David Andersen, Ironman Ambassador, Marks 5,000 sets at Hall of Fame
It’s a soundscape unique in and to Nashville: the cascading fountain in the atrium of the Country Music Hall of Fame and Museum, mingled with the floating country jazz guitar of David Andersen. He’s played here six days a week for a good while. Five thousand days, as of this week. He started more than 16 years ago.
“May 1, 2001. That’s right when they opened the building,” he said on Wednesday.
The Hall of Fame had just moved from its original home on Music Row to its ambitiously designed downtown space. And he talked himself into the steadiest of gigs.
“I was already pretty established as a jazz artist in town,” he said. “But I knew they would need a live musician to kind of be a filter - a lens between the public in the contemporary time and going back to history.”
Andersen’s own history includes growing up in Long Beach, California and a vibrant career on stage and in the studios in Los Angeles in the 70s and 80s. He moved to Nashville, where he set himself up playing for five dollars a day at restaurants on Music Row, where a huge range of musical figures heard him. He remembered such varied luminaries as Ferlin Husky, Johnny Russell, k.d. lang and James Taylor. But it was a fellow guitar player, and personal hero, who gave him pivotal advice.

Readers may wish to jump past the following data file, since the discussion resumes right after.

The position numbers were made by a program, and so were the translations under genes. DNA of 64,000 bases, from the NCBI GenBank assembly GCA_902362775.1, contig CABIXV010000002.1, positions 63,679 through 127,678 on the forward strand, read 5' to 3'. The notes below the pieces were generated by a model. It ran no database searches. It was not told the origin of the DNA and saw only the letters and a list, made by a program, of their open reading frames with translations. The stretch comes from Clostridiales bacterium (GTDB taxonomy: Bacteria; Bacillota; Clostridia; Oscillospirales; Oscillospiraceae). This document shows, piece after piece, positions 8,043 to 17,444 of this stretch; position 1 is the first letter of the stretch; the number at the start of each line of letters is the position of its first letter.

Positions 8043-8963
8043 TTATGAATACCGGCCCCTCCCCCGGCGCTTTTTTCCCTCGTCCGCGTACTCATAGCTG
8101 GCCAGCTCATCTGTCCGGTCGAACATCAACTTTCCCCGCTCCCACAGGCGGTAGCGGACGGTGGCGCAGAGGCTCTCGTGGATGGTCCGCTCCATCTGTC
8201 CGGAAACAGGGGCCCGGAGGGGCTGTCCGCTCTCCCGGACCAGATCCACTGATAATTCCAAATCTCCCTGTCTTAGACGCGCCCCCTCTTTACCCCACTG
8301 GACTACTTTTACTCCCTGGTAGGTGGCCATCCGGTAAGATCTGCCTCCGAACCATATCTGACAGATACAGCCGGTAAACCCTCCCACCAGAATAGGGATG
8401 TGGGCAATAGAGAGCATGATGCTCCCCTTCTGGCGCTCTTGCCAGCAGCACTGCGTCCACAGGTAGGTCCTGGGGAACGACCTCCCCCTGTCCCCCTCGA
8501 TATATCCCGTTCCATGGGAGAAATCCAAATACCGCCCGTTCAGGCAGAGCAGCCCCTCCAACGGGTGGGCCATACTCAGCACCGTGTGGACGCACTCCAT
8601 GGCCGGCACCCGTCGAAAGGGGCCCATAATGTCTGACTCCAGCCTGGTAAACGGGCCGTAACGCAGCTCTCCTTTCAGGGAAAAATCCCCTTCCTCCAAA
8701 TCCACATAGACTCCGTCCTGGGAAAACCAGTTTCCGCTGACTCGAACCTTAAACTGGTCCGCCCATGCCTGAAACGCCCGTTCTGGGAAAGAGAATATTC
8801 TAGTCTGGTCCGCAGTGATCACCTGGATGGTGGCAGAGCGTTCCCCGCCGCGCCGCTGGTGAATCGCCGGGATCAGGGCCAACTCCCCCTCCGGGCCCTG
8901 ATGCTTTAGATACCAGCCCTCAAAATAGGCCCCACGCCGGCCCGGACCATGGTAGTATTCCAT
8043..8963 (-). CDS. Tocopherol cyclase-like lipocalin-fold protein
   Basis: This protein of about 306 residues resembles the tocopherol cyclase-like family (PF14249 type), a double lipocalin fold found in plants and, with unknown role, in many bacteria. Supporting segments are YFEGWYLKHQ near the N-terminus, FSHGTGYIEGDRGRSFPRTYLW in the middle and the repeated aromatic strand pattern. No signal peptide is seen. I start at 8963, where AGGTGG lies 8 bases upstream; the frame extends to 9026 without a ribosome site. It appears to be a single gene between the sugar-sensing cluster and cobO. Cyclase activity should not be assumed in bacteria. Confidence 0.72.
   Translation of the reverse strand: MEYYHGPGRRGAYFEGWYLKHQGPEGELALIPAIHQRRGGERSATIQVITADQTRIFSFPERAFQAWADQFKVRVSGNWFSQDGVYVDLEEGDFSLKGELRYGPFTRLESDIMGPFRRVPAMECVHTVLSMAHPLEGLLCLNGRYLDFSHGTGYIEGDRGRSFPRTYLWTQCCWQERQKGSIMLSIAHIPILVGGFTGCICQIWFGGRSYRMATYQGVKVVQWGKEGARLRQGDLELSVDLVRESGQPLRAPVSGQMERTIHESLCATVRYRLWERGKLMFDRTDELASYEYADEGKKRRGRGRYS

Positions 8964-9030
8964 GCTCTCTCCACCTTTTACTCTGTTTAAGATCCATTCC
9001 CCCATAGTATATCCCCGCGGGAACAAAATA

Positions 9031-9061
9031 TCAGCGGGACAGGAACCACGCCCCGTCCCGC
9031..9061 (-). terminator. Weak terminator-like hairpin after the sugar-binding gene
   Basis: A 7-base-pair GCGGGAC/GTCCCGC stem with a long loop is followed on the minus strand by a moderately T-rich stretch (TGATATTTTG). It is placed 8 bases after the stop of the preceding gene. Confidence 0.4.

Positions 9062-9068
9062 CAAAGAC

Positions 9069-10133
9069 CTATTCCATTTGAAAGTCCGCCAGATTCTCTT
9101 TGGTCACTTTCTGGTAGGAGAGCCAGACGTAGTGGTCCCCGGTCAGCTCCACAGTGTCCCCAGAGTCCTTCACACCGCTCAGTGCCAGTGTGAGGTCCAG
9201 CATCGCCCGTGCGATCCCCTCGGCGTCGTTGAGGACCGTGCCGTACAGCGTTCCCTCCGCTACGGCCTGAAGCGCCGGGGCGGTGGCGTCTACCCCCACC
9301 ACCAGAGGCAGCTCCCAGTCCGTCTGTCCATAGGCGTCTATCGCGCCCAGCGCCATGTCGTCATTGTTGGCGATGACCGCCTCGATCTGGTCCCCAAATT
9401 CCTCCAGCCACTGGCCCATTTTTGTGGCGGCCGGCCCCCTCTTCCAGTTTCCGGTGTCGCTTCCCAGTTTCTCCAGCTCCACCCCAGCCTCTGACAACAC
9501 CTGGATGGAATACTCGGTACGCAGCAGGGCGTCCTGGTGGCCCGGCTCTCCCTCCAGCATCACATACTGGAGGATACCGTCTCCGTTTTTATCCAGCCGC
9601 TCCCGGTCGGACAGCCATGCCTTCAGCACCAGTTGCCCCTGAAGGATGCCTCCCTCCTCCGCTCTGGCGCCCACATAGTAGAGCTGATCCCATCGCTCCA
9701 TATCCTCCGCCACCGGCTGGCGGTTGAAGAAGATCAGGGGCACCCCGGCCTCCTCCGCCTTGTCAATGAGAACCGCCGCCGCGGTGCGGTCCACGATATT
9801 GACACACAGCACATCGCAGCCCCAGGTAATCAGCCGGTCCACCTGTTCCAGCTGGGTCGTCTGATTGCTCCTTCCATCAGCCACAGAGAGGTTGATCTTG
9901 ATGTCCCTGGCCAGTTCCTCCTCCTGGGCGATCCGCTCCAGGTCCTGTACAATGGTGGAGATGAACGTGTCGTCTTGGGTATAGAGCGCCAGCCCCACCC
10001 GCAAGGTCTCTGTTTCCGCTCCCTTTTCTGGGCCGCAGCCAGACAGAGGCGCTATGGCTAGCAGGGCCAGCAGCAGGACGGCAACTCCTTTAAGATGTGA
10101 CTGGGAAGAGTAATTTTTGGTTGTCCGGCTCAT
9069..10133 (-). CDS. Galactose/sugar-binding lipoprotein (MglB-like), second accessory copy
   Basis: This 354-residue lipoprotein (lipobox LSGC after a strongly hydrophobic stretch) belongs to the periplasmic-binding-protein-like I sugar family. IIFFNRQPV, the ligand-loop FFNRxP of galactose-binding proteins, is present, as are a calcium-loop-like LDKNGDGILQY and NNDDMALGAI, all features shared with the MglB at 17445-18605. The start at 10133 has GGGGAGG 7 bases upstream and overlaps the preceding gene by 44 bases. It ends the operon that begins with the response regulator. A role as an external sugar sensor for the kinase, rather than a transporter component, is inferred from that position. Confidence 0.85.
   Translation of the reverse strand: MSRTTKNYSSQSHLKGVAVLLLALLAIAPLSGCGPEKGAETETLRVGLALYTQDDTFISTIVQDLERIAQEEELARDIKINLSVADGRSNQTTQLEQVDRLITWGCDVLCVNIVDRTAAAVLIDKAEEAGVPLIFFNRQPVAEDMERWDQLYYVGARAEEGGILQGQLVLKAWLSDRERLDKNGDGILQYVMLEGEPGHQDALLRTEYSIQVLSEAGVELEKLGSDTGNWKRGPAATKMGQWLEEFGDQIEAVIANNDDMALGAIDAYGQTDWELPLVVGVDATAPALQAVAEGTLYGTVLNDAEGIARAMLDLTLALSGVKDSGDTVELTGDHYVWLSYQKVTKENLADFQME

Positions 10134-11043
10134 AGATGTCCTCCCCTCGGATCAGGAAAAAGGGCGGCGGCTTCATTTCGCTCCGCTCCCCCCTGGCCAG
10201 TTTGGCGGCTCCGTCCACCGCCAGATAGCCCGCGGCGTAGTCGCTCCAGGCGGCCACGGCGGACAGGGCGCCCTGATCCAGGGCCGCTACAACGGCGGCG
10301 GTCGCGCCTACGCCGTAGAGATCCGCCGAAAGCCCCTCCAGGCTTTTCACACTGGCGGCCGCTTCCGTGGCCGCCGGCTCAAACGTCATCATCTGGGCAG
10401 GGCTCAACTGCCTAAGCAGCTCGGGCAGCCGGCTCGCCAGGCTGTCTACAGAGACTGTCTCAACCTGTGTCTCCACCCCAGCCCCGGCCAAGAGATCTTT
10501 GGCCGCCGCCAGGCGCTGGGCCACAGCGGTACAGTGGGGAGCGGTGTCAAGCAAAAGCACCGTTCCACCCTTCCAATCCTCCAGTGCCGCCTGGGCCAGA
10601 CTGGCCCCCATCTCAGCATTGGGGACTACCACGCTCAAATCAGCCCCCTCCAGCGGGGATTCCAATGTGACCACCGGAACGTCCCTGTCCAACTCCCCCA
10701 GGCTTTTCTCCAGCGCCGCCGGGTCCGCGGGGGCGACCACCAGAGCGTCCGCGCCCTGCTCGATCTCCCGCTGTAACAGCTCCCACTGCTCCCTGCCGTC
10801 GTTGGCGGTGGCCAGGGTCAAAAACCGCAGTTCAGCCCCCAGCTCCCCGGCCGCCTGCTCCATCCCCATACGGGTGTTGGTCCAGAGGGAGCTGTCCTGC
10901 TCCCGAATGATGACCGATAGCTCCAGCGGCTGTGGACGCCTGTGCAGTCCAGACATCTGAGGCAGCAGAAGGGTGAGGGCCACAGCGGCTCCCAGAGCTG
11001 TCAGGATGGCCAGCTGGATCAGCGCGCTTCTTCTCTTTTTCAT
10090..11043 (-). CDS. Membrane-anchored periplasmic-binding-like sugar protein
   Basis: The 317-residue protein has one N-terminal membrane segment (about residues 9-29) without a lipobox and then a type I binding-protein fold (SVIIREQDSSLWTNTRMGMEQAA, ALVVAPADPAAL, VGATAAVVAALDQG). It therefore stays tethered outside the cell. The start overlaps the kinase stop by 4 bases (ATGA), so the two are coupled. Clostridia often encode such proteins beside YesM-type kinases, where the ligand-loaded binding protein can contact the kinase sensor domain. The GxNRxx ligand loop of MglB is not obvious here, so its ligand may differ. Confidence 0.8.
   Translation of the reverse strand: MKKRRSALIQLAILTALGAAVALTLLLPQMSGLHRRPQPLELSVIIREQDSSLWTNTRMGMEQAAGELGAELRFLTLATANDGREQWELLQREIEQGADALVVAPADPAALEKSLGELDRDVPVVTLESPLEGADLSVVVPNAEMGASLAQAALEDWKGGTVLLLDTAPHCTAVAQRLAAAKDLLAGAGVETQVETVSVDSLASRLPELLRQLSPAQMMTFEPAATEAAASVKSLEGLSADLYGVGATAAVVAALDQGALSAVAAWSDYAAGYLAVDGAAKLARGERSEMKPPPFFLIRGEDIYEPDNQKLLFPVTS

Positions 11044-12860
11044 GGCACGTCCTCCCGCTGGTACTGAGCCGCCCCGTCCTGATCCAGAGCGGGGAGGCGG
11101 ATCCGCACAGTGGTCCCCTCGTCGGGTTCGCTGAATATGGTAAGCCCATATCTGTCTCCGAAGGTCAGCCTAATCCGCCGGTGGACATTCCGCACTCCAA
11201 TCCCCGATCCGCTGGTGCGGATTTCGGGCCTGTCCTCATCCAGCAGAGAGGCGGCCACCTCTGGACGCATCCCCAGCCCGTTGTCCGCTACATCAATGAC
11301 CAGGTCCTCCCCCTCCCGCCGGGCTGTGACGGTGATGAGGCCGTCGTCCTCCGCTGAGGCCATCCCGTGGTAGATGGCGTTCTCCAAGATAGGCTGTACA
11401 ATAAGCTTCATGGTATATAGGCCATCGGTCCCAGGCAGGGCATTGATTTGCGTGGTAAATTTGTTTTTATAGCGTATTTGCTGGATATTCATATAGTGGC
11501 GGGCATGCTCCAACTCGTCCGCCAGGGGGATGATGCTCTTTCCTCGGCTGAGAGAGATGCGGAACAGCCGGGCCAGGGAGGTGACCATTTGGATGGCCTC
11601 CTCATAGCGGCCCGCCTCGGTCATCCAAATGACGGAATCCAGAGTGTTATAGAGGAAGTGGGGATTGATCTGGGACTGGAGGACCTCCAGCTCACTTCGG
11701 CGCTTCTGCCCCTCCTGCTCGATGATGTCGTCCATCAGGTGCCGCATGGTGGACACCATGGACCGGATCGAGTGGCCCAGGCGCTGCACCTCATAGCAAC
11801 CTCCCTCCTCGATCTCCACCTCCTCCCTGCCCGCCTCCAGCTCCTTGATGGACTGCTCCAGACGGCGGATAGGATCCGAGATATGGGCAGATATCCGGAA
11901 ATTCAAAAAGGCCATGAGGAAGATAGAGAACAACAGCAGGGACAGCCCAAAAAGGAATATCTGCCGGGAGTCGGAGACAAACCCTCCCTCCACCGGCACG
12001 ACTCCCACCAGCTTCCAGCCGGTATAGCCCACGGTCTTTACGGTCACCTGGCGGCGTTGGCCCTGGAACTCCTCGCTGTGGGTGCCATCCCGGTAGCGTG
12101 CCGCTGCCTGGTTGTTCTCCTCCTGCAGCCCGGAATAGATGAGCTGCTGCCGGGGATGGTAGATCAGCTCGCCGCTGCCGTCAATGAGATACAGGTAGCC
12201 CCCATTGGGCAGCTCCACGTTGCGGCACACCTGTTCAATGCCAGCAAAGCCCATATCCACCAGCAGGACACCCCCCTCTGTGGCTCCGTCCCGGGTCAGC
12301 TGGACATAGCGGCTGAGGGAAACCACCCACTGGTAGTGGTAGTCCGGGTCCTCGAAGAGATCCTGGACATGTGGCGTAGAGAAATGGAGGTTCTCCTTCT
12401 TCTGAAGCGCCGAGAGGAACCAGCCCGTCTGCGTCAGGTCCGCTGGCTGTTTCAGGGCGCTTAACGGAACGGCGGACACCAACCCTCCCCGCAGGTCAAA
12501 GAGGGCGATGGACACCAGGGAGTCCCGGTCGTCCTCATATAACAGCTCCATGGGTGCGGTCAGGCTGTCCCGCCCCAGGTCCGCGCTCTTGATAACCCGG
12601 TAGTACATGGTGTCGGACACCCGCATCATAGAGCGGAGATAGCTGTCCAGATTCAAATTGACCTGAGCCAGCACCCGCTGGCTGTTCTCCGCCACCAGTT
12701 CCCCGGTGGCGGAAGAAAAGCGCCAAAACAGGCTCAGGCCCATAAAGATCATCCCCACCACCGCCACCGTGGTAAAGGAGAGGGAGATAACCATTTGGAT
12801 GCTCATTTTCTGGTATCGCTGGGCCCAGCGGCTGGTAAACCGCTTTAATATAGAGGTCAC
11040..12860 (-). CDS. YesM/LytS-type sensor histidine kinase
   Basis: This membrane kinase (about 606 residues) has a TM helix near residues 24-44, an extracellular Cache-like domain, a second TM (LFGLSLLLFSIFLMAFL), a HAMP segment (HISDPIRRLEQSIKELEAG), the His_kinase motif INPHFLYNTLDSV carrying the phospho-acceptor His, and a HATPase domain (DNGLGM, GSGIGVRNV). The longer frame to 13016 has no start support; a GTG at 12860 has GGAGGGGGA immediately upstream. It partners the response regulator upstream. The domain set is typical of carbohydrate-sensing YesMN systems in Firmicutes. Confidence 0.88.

“Chet Atkins was the guy who said, ‘Gee David, when I hear you play with a group, you always sound great. You always fit right in. But when I hear you play alone, that’s you. You should really consider a career as a stand alone guitar player.’”
Even in a town with plenty of guitar chord strummers and lead players, it’s rare to find musicians who can play fully realized arrangements on guitar alone, but that’s what Andersen does. His vast catalog ranges from tin pan alley and American songbook standards to six decades of country hits, including contemporary pop country songs that catch his ear. Asked when he last added a new tune to his set, he says “yesterday.”
He plays solo but he’s never alone on the job. Andersen can play while carrying on a detailed conversation. And half his job is visiting with the people who stream through the doors of the Hall of fame.
Andersen says: “It’s been a great experience to watch as not only the museum has grown and prospered and become this world class institution. But also as Nashville has had its renaissance.”
Mayor Megan Barry affirmed in a proclamation on Wednesday that Anderson has earned his nickname Ambassador of Music City.